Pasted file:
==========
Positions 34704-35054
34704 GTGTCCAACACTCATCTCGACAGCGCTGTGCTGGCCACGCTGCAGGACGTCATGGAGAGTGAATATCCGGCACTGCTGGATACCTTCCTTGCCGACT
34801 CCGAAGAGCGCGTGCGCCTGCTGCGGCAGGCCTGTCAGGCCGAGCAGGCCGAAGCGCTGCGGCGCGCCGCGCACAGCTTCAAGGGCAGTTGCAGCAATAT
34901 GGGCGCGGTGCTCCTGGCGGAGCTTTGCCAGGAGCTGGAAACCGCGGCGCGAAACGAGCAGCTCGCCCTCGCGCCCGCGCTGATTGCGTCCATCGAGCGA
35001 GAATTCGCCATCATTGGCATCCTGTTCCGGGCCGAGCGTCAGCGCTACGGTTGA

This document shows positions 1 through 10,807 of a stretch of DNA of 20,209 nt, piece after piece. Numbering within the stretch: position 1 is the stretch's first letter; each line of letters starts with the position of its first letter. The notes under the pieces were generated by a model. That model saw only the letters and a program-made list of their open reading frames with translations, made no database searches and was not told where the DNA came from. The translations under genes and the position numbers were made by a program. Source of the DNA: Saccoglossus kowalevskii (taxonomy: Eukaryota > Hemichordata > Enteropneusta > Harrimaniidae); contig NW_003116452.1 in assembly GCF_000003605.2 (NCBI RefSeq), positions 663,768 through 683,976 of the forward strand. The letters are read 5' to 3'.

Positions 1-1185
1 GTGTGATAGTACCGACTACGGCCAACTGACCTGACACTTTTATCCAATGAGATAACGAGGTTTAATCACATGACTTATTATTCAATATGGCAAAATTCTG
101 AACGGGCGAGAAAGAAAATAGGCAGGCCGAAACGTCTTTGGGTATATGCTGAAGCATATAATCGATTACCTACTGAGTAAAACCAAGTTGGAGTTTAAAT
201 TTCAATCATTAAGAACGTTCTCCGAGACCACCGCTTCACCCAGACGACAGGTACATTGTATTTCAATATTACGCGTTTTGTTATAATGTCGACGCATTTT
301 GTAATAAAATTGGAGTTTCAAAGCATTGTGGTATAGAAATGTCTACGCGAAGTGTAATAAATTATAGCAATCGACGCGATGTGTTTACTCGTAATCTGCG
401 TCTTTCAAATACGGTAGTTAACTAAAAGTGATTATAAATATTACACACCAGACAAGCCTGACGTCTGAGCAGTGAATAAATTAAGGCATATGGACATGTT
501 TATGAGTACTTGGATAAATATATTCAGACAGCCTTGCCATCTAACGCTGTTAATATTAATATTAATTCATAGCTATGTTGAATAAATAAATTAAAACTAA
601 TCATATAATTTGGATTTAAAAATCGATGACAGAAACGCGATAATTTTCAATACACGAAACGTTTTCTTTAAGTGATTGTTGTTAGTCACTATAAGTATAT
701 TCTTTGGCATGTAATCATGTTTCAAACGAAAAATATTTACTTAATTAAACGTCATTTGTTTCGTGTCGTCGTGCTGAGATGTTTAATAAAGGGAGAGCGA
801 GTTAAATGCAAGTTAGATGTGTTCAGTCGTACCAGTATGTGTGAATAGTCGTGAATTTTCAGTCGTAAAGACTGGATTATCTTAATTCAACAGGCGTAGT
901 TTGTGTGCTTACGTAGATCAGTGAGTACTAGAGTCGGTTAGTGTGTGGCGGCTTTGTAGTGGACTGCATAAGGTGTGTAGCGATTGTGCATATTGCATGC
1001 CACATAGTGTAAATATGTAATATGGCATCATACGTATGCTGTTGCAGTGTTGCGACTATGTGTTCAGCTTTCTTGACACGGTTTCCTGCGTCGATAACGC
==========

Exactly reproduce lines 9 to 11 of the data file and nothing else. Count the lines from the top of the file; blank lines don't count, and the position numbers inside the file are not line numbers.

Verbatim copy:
101 AACGGGCGAGAAAGAAAATAGGCAGGCCGAAACGTCTTTGGGTATATGCTGAAGCATATAATCGATTACCTACTGAGTAAAACCAAGTTGGAGTTTAAAT
201 TTCAATCATTAAGAACGTTCTCCGAGACCACCGCTTCACCCAGACGACAGGTACATTGTATTTCAATATTACGCGTTTTGTTATAATGTCGACGCATTTT
301 GTAATAAAATTGGAGTTTCAAAGCATTGTGGTATAGAAATGTCTACGCGAAGTGTAATAAATTATAGCAATCGACGCGATGTGTTTACTCGTAATCTGCG